Producing negative supply rails - Urgent

Discussion in 'General Electronics Chat' started by strathy, Mar 27, 2008.

  1. strathy

    Thread Starter Member

    Mar 26, 2008
    10
    0
    Hi,

    This circuit was recently suggested in another thread:

    "Try this, If you have room for 3 more components you could use 2 5 volt zener diodes and a resistor to limit the current. The resistor and the diodes are connected in series so that both diode will drop 5 volts, the GND is connected to the center point of the 2 diodes then you will get +- 5 volts at the other ends of the diodes. The 12v volts used is very marginal for running the 2 zeners but it may work, 15v would be much better also the resistor will determine how much current is available to the circuit and how much power it will draw from the power supply. You probably will not need more than 20ma for the circuit. If you are using 12v try a 68 ohm resistor to start."

    What I'm trying to do is create a bi-polar supply from a + 12 V dc supply. This circuit was suggested, but I'm not sure if it will work or not. (I can't get it to work on a board anyway)

    I think the original poster thought I was using a 12 V AC supply, but I'm not it is 12 Vdc.

    Does anyone know what circuit he's referring to?
     
  2. SgtWookie

    Expert

    Jul 17, 2007
    22,182
    1,728
    Well, if you really want to run a dual-supply type op amp circuit on a single supply, you'll need to use a capacitor in series with the input signal (thus blocking any DC or very low frequency component) and then use a pair of resistors from Vcc to ground to bias the input halfway between Vcc and ground. You'll need a similar divider for the other input to the opamp. One of the dividers will need to be adjustable.

    The output signal may or may not need a DC blocking cap, depending on what you're doing.
     
  3. techroomt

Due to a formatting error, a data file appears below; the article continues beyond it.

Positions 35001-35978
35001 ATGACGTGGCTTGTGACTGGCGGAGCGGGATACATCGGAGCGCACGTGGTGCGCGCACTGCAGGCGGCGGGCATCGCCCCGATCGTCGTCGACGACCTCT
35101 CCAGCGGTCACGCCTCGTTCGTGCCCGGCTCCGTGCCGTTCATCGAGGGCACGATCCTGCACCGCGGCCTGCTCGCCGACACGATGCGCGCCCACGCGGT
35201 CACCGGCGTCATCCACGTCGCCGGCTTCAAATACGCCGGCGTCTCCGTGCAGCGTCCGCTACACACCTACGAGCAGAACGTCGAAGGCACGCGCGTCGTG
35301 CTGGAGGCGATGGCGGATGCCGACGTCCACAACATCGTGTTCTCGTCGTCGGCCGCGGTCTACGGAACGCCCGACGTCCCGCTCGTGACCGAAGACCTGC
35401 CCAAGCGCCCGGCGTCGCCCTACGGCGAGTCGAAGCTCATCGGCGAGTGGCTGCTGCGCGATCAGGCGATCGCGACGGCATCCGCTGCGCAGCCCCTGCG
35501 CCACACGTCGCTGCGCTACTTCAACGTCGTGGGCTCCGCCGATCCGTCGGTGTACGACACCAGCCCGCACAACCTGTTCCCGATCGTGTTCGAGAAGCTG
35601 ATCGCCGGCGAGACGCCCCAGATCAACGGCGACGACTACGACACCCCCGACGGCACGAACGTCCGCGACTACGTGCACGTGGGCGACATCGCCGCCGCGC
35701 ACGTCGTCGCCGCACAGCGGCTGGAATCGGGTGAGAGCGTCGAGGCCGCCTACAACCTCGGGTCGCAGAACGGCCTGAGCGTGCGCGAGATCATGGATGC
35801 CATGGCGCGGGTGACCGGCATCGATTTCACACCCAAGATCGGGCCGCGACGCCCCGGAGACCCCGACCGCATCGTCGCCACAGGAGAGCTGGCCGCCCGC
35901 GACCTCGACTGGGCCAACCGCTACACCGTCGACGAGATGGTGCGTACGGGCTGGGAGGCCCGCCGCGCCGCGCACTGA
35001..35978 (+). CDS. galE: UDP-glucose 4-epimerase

Senior Member

    May 19, 2004
    198
    1
    the zener suggestion sounds reasonable. it essentially will take the original 12vdc supply, and create a new dc supply with a +5vdc, -5vdc, and a new dc ground (that is at a different potentail then the original 12 vdc ground) for your bipolar amp power requirements. therefore, the 2 grounds should not be connected. and the input and output signals will need the caps to block the (6v) dc offset created by the new supply (as sgt wookie described).
     
  4. SgtWookie

    Expert

    Jul 17, 2007
    22,182
    1,728
    OK, visited your other thread.

    I'm not certain exactly what you want to do with your output. However, I threw together the circuit you linked to with a single-supply version. Note that the output of the single supply version has an output that is offset from ground by 6v, due to the inputs' offset.
     
  5. Pich

    Active Member

    Mar 11, 2008
    119
    4
    Wookie as you can see I'm new on this forum, for the life of me I cannot find a way to post a circuit do demostrate show trathy. Can you help?
     
  6. SgtWookie

    Expert

    Jul 17, 2007
    22,182
    1,728
    Here's what I do (I'm running Windows XP pro)
    1) Make your circuit and run your emulation that shows output.
    2) Press Ctrl + PrtScrn to copy an image of the screen to the Clipboard
    3) Start Windows Paint
    4) Press Ctrl+V (or select Edit/Paste)
    5) Save the image file in .PNG or .JPG format
    6) On the forum, start a reply in the Advanced mode.
    7) Near the bottom, you'll see an option to attach files, click the button (you must have popups enabled for this site)
    8) Navigate to where you've saved your file, and click on it.
    9) Click the "Upload" button.
    10) Close the manage attached files dialog.
    11) Post the reply.
     
  7. Pich

    Active Member

    Mar 11, 2008
    119
    4
    Thanks will try it. hope I didn't hijack the tread.
     
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